(Topic ID: 235547)

plastic cutter and or fabrication

By dragon2016

2 years ago

Topic Stats

  • 7 posts
  • 5 Pinsiders participating
  • Latest reply 2 years ago by Freeplay40
  • No one calls this topic a favorite


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    #1 2 years ago

    So I need a new piece of plastic on my High Speed and couldn't easily find a replacement--but I have many other replacement plastic pieces sitting in a box and doubt I will use some of them. One looks large enough to use for replacement. I was thinking of using the broken piece I have as a template and cutting a new piece from the extra piece I will probably never need. Does anyone have a good clean way to cut this 30 year old plastic. Also--since I am sure this piece of plastic will get a lot of abuse--is there a better way to replace/fabricate in this situation.

    Thanks from the newbie

    #2 2 years ago

    I would use pteg or polycarbonate instead of cutting an old plastic.

    Here is one method


    #3 2 years ago

    I agree with northvibe. I have tons of PETG for the ramps I make, but if I was going to make a flat plastic for the playfield, I would use polycarbonate (Lexan). Also, that old plastic is probably pretty brittle by now. Don't know where you live, but most major cities have retail plastic stores. Here in Washington, we have one called Tap Plastics. They always have left over pieces of all sorts of plastic that they put in a bin and sell for a couple bucks a pound. When I go in, I usually buy all of the clear 1/8" polycarbonate they have.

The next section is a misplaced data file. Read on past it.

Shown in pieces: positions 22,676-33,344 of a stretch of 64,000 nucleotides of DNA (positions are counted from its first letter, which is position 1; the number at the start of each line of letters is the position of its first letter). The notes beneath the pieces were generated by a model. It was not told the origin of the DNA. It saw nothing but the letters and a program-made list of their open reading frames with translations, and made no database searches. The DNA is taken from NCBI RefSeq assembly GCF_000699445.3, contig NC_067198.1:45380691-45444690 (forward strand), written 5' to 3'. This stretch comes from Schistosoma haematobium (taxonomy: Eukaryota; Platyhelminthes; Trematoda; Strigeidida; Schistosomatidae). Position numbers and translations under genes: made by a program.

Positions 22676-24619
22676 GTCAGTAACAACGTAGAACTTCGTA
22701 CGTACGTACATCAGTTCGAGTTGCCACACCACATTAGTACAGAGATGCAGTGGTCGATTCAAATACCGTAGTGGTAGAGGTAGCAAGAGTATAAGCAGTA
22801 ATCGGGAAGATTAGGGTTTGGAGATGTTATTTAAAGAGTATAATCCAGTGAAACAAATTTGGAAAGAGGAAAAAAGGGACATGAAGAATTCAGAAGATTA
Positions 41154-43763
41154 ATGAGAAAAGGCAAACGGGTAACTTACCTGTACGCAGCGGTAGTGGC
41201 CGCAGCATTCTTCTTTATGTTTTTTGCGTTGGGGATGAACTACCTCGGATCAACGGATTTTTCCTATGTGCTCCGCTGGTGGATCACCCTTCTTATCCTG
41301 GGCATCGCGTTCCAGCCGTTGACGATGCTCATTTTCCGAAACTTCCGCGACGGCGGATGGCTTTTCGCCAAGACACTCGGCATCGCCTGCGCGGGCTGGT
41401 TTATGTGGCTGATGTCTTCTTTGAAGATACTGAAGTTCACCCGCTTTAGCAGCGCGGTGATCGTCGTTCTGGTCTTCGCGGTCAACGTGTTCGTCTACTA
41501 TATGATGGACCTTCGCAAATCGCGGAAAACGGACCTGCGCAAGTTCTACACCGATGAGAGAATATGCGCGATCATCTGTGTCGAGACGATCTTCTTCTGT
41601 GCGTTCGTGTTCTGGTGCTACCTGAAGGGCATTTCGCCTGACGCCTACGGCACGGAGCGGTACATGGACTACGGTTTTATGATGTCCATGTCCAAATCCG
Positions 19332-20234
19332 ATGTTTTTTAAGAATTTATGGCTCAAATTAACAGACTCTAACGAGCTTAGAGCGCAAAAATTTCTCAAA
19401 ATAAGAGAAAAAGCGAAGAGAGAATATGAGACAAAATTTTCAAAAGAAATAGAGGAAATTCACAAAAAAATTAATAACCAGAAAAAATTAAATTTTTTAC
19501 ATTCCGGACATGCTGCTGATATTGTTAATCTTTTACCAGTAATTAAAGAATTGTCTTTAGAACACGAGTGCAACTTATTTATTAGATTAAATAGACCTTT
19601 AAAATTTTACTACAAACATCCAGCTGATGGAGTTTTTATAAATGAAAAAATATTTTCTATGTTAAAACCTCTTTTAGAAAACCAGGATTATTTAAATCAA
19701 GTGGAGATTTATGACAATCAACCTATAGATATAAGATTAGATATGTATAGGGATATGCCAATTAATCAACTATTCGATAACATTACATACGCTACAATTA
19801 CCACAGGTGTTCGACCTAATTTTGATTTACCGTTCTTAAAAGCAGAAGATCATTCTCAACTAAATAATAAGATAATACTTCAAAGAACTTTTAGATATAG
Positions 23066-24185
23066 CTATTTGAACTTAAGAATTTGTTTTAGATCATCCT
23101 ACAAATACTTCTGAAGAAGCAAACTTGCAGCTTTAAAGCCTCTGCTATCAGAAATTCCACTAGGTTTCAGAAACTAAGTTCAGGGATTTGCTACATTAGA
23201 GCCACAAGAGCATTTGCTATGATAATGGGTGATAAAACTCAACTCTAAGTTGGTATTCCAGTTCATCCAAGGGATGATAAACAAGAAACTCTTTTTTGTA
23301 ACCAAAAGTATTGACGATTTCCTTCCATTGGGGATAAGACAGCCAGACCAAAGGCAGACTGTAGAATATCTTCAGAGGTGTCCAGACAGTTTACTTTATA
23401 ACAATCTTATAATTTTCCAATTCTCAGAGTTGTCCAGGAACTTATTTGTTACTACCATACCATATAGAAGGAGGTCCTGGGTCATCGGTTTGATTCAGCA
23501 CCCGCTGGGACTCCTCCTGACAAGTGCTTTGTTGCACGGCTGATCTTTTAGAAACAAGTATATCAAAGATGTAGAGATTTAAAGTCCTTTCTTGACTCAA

As far as cutting it, I may roughly draw the outline of the piece I want to reproduce, then rough cut it with a band saw (fine tooth blade). Then I finish them to the proper size on a bench top belt sander or a Dremel with a sanding drum. If you don't have a band saw, you could also use those diamond dust cut-off disks for the Dremel. If you are really anal, the cut edges of polycarbonate can be fine sanded down to at least 1000 grit and then polished like glass. Can't do that with PETG.

    #4 2 years ago

    IF you have access to a laser cutter; tracing the broken plastic onto paper then "converting" to DXF is how I did my Star Trek Mirror Universe plastics.

    I don't have stock of PETG; but it's something that I've been meaning to try.

    #5 2 years ago

    Home depot, lowes, and harbor freight tools all carry lexan for cheap. They also have cutters for it.

    Unless you have access to a 3D printer or laser cutter, I would use that route. Easy and cheap.

    #6 2 years ago

    Thanks to all for the tips--I have a TAP plastic within reach and I can't thank you folks enough for the well thought out advice. I will post a pic when it is finished.

    #7 2 years ago
    Quoted from dragon2016:

    I have a TAP plastic within reach

    Just ask them which pieces are clear polycarbonate.....they also may have some tinted polycarbonate. Pieces are usually like 12" x 12", so work well for us pinballers making plastics.

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